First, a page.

The amount of itching also varies but can be severe enough to interfere with sleep and normal activities. Some women notice a characteristic odour suggestive of bread dough or the fermenting yeast smell of beer being brewed.
Other frequent symptoms are swelling, redness and irritation of the outer and inner lips (the labia), painful sex and painful urination due to local irritation of the urethra.
A woman with a full-blown yeast infection is acutely uncomfortable and requires immediate treatment if possible. If you suspect that you have a yeast infection see your doctor as soon as possible in order to get cultures of the vaginal secretions taken. Other vaginal infections can co-exist or produce a similar picture of signs and symptoms.
What You Can Do At Home
After you have had yeast infection confirmed by culture, or while waiting to see your doctor, you can begin treatment right away with some simple over-the-counter remedies.
Boric acid is an effective, inexpensive treatment for yeast infections. It costs $2.50 for a small bottle. Boric acid can be put in 00 gelatin capsules and inserted high into the vagina once or twice a day for seven days. As an alternative, a douche can be made using two tablespoons of boric acid to one quart of lukewarm water. This can be used daily for a week.
Another over-the-counter drug is betadine douche or suppository. Betadine is a concentrated antiseptic iodine solution that kills yeast, trichomonas and gardnerella. It is used daily as a douche or twice daily as a suppository. It has several disadvantages. It stains everything bright brown. It cannot be used for pregnant women or those allergic to iodine (test first with a small amount of the solution on the vagina). It costs $8.50 for a ten-day supply of the douche and $14.00 for a package of 14 suppositories.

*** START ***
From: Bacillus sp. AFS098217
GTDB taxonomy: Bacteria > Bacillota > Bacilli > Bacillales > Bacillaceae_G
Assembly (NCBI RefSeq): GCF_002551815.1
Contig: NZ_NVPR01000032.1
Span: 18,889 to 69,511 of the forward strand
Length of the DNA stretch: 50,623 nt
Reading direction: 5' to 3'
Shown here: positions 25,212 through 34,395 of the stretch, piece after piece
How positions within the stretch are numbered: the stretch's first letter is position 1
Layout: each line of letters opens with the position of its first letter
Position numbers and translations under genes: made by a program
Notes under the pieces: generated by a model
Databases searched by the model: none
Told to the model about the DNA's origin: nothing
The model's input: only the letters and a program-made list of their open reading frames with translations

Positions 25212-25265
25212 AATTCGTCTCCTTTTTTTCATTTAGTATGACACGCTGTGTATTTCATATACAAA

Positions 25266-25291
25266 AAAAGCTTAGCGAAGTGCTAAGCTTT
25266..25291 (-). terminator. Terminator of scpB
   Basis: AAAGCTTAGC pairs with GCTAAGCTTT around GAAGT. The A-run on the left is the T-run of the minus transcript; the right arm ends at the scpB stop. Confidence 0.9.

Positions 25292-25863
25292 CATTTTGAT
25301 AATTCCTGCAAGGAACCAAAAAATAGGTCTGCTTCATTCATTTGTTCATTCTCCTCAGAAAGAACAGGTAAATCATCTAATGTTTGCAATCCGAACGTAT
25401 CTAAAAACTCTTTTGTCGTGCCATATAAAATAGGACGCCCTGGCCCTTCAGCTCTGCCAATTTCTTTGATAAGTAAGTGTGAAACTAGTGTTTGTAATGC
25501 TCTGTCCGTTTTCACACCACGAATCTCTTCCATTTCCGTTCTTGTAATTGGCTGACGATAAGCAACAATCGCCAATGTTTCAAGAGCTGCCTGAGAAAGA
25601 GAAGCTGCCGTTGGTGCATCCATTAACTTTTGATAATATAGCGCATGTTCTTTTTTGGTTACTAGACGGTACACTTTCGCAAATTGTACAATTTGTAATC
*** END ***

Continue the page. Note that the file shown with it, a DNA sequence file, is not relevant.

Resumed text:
One percent gentian violet is one of the oldest treatments for yeast infections and actually works well, but is messy and stains everything bright purple. Gentian violet is painted onto the vagina with a Q-tip. Remember to include the nooks and crannies of the vaginal walls when painting it on and be sure to test for possible allergic reaction first. A two-ounce bottle costs $8.00.
Another old remedy that is effective against both yeast and trichomonas is the use of a whole clove of garlic. The garlic is peeled but not nicked, and wrapped in gauze making a kind of tampon with a gauze tail. The whole thing may be dipped in vegetable oil to make insertion into the vagina easier. Leave the garlic suppository in place for 12 hours, then douche with dilute vinegar solution. This treatment usually goes on for three days. You can get an unpleasant garlicky taste in your mouth as a side effect, but otherwise this works well.
For the relief of unbearable itching try one of the following:
Afterwards, keep the area dry, if necessary use a hair dryer, and dust with cornstarch.
What Your Doctor Might Prescribe
Three main types of prescription drugs are used to treat yeast infections.
The first is nystatin (mycostatin, nilstat) which was the original drug used to treat yeast infections. It comes in the form of vaginal tablets which are inserted into the vagina twice a day for seven days (this is one of the least irritating forms of treatment), and also in the form of vaginal creams which are inserted into the vagina with an applicator once a night for seven to ten days. It is safe, easy to use and cheap. It is about 70 percent effective. It costs $12.50 for a course of treatment with the tablets and $20 for the cream. Nystatin also comes in a pure powder form, which is sometimes necessary in resistant cases of yeast infection.
The second and newer family of imidazole drugs include miconazole (monistat), clotrimazole (canesten), and econazole (ecostatin). Monistat is a very effective drug for simple yeast infections.
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